8. The Hemmingway App: This is a fun little website that helps you get to the point. Simply paste in something you’ve written and it will tell you which parts are too complex or confusing. It’s a great little tool and it’s free.

9. Writers Diet: If you aren’t an experienced writer, and even if you are, you should check out this website. Simply paste in your content and it will give you a Fitness Rating based on the types of words you use. It is a fun little tool and it can help you slim down your writing, or at least give you a fresh perspective.

10. Create an Editorial Calendar with Purpose Course: If you haven’t heard of Skillshare, it’s a great place to get short courses for a small monthly membership fee. I have multiple courses on Skillshare, but this one is great for writers. Check it out and depending on when you read this post, you might get a free week, or a free month, so check it out.

11. 750 Words: This is a great tool to get you in the habit of writing. It’s online, but it’s not considered blogging. It’s simply a great way to get you to write each day. You get badges and all that fun stuff depending on how many days you write in a row. Even if you never decide to post public blogs, this is a great way to create a habit and become a little more mindful in the process. (Note: You get the first 30 days free and then its $5 a month)

12. Grammarly: If you plan to make your blog public, you might want to consider finding someone to edit your blogs. If you don’t have someone to give it a once over, you can join Grammarly, and they will check your writing for proper grammar. (It comes with a 7 day trial and then costs $29 a month – if you plan to blog often, it might be worth the investment)

13. 4 Ways I Scaled My Blog & Biz: This is an article by Caitlin Bacher and she is singing my song in this post.  She talks about how she uses blogging to help sell her courses and I can’t get enough of it. Read it, all of it, and then do what she says…it works.

14. I write like: This site won’t really help you write better, but it’s too fun not to add. Simply paste in something you have written and it will tell you what famous person you write like. Try it out. It only takes a minute and you might be surprised by what you find out.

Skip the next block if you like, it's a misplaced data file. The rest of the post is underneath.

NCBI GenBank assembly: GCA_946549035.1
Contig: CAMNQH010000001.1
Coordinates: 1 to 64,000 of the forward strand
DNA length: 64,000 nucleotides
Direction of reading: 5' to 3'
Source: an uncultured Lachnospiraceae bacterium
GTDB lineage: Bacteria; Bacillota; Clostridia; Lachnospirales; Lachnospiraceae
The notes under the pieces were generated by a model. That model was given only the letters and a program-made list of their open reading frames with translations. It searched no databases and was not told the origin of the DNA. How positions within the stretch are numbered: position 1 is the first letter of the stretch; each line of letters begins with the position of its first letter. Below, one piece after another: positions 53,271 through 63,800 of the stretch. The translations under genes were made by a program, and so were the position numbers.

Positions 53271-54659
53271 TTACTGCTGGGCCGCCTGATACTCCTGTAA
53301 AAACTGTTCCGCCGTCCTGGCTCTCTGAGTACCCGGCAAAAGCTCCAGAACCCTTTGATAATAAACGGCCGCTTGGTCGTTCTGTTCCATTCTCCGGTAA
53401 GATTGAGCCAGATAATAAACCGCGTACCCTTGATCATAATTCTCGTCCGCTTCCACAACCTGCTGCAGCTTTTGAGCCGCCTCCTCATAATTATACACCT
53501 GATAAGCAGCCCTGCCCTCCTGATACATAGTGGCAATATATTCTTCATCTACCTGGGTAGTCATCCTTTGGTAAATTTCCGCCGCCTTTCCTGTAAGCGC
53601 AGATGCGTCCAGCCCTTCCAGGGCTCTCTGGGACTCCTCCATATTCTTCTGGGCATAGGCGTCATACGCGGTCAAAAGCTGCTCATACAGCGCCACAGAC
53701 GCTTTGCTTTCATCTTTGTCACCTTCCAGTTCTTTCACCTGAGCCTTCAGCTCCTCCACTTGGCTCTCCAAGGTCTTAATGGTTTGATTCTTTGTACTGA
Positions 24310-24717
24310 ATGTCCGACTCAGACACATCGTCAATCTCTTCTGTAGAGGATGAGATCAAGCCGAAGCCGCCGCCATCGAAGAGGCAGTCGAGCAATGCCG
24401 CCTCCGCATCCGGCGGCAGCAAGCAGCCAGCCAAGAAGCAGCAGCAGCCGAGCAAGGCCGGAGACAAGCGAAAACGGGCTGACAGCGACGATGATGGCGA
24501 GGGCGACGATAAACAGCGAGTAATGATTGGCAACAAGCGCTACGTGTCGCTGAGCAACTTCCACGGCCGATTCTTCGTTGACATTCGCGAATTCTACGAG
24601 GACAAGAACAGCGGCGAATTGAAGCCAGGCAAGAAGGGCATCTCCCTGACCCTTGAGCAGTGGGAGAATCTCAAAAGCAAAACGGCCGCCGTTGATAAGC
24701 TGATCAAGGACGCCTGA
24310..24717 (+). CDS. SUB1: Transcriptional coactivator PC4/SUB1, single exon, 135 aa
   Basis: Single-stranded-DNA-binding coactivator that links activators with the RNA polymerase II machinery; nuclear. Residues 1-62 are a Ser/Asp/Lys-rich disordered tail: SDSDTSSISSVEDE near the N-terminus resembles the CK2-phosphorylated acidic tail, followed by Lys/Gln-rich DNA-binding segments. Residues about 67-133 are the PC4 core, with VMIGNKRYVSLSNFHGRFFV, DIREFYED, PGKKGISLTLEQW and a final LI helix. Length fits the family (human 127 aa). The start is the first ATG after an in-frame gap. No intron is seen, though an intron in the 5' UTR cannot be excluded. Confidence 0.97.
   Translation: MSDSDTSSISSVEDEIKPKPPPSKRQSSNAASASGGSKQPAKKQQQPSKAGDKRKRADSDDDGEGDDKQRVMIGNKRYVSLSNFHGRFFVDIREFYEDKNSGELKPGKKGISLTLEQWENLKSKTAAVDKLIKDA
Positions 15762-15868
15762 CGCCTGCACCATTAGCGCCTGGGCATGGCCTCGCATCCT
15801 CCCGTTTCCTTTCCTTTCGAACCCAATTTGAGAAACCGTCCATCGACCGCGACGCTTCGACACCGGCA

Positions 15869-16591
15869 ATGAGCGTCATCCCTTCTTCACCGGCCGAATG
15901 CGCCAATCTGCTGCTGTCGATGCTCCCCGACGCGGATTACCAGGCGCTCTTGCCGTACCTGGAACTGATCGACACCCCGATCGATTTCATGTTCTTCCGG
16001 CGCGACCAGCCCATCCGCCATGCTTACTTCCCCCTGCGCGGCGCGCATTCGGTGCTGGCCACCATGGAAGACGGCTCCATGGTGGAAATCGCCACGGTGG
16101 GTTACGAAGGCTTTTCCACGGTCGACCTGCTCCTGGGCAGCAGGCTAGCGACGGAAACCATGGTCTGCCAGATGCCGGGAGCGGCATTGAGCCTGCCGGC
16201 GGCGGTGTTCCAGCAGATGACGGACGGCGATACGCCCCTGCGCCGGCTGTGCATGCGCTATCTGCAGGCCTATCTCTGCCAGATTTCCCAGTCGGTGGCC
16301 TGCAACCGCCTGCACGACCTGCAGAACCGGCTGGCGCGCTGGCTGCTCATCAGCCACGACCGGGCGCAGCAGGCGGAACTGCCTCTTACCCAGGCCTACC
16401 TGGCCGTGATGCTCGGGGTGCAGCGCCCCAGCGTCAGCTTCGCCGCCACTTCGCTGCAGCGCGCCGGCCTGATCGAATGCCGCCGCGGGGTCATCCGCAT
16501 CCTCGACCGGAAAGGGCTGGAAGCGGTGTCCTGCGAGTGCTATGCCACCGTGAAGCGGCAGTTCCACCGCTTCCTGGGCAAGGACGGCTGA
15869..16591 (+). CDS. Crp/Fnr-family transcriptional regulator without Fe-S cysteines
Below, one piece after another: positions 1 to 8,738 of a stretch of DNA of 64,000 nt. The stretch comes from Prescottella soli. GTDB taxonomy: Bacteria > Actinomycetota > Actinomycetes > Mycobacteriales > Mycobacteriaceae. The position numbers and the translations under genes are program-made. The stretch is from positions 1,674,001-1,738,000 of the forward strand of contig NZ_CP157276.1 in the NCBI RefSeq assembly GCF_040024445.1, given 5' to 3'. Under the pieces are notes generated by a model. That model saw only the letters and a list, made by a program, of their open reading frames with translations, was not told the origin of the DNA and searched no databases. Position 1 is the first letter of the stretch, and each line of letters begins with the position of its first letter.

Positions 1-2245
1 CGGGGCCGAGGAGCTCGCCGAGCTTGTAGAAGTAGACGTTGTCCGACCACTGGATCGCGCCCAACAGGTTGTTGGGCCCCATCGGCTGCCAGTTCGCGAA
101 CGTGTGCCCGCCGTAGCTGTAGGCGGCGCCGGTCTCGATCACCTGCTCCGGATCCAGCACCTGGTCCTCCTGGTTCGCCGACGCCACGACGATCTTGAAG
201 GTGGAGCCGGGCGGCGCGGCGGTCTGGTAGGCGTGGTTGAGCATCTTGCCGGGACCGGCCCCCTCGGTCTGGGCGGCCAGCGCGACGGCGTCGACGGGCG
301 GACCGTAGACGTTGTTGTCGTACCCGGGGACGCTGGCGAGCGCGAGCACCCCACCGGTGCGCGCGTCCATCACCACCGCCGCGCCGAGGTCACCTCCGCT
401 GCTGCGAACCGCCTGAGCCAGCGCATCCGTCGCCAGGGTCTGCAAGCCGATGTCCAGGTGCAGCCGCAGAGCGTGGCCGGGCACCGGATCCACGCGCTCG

Do you want to start blogging? Let us know in the comments below what you want to blog about and why you haven’t started yet. If you already have a blog, leave your URL in the comments so other readers can check it out. And if you have another great resource, add it in the comments below so everyone can benefit. LET’S START BLOGGING!

CJ2_9751Dana is a mother, business & content strategist, coach, speaker, writer, podcaster, brainstorm facilitator, and blind spot reducer. Dana is the author of Boss Mom: The Ultimate Guide to Raising a Business & Nurturing Your Family Like a Pro, and the founder of the Boss Mom Movement. She serves Boss Moms who yearn for more time and less guilt when it comes to building their business and starting or raising their family, by providing the tools they need to get more out of their content and business, without sacrificing their family goals.

When she is not creating new courses or building new strategy tools for creative entrepreneurs, she can be found, chasing her son on the beach, rubbing cheeks with her new daughter, or thinking of the next fun new family adventure.

Connect with Dana on Instagram / Periscope (her total happy place)

Want to work with Dana? Find out more here.


Dana Malstaff

Dana Malstaff

Dana Malstaff is the Founder of Boss Mom and creator Nurture to Convert.
She is a mother, author, speaker, messaging strategist, podcaster, blind spot reducer, and movement maker. She believes that too many brilliant moms are struggling to figure out how to grow their business while balancing all that is required to be a good mom, partner, and woman. So many moms are trying to grow their business using trends that feel inauthentic and aren't realistic for their inconsistent schedules. She has helped thousands of women become known for their brain and not their dance moves